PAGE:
- The impact of cave door opening on cave CO2 levels differs with cave ventilation modes
- Under the upward airflow mode, the opening of cave doors led to decrease of CO2 levels
- Under the downward airflow mode, however, the cave door opening led locally to increase of CO2 levels
- This increase may be explained by a change of airflow paths and additional input advective fluxes of CO2 from soils/epikarst
The impact of door opening on cave carbon dioxide (CO2) levels was studied in the Entrance Chamber and the Gallery Chamber of the Balcarka Cave (Moravian Karst, Czech Republic). The effect of door opening differed with cave ventilation modes. Under upward airflow mode, the cave door opening led to the increase of output advective CO2 fluxes from the cave and to the decrease of CO2 levels. This effect was evident especially in the Entrance Chamber near the cave entrance and then suppressed in the Gallery Chamber situated deeper in the cave. Under the downward airflow mode, the cave door opening changed airflow paths and main CO2 sources/fluxes. This resulted in the increase of CO2 level in the Entrance Chamber while the levels in the Gallery Chamber decrease. Modeling indicates that the increase could be result of input advective CO2 fluxes from epikarst (up to 5.9 × 10-2 mol s-1). To reduce the impact on cave microclimate, a careful control of the visiting regime without overlapping of individual doors’ openings is recommended.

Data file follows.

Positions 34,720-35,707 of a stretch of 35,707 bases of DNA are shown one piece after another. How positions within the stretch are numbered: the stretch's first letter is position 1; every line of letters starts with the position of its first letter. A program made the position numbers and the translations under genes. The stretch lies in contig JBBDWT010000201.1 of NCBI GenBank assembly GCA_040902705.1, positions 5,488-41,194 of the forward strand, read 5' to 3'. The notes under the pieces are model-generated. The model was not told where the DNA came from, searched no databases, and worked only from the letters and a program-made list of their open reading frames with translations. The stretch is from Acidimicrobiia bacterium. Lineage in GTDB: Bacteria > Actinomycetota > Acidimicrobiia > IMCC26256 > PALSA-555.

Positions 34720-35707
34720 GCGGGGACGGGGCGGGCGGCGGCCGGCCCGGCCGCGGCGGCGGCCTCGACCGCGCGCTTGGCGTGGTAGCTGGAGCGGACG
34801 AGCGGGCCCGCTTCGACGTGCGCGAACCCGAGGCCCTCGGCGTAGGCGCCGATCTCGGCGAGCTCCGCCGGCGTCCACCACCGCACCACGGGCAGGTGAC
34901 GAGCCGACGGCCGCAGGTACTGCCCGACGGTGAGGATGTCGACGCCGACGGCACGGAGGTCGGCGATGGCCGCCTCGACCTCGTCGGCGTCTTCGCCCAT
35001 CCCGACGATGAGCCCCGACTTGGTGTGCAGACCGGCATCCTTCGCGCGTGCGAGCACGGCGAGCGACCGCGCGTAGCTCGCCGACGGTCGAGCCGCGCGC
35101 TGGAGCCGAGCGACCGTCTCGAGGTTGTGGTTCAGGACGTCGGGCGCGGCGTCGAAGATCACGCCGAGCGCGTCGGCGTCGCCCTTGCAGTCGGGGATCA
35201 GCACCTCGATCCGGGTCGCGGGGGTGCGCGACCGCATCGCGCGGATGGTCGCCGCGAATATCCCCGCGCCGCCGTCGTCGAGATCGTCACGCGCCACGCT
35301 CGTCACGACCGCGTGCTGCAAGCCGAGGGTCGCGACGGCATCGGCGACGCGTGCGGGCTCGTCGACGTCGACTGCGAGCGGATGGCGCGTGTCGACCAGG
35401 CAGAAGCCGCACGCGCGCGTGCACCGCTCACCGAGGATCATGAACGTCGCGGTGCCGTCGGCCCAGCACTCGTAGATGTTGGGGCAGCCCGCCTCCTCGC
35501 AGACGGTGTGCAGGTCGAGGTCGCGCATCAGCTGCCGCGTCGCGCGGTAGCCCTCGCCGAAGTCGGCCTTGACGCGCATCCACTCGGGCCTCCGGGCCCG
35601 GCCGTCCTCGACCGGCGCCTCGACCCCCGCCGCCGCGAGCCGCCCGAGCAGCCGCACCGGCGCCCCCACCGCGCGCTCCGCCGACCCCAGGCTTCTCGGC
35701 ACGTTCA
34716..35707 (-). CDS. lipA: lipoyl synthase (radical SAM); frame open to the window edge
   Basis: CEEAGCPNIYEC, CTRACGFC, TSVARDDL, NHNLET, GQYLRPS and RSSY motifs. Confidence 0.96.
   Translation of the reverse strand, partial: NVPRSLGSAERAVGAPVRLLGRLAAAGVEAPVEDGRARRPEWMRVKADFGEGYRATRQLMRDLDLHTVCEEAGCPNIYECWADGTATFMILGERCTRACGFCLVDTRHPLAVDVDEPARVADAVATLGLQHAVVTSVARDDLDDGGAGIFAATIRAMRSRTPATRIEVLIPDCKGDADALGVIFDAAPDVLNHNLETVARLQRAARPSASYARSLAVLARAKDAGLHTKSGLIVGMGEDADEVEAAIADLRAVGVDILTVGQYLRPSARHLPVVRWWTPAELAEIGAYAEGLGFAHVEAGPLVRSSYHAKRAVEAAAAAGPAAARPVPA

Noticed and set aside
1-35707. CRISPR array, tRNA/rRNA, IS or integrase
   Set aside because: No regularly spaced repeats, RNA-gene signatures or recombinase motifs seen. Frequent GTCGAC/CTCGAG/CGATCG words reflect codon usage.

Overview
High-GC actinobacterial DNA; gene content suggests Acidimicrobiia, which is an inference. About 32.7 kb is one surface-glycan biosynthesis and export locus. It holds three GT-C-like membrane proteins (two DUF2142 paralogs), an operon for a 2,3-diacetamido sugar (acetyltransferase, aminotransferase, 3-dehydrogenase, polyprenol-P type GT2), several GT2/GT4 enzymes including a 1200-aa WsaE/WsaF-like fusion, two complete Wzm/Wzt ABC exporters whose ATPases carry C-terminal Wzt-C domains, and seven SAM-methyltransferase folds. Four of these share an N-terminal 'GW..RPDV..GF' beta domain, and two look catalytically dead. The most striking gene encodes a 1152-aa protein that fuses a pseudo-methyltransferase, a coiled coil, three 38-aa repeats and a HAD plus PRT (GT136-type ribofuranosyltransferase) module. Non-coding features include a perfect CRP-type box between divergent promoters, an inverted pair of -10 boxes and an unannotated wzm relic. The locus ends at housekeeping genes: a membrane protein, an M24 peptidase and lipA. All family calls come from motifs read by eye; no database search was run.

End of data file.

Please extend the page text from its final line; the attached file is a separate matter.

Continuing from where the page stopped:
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Lang, Marek; Jiří Faimon; and Sandra Kejíková.
The impact of door opening on CO2 levels: A case study from the Balcarka Cave (Moravian Karst, Czech Republic).
International Journal of Speleology,
Available at: https://digitalcommons.usf.edu/ijs/vol46/iss3/3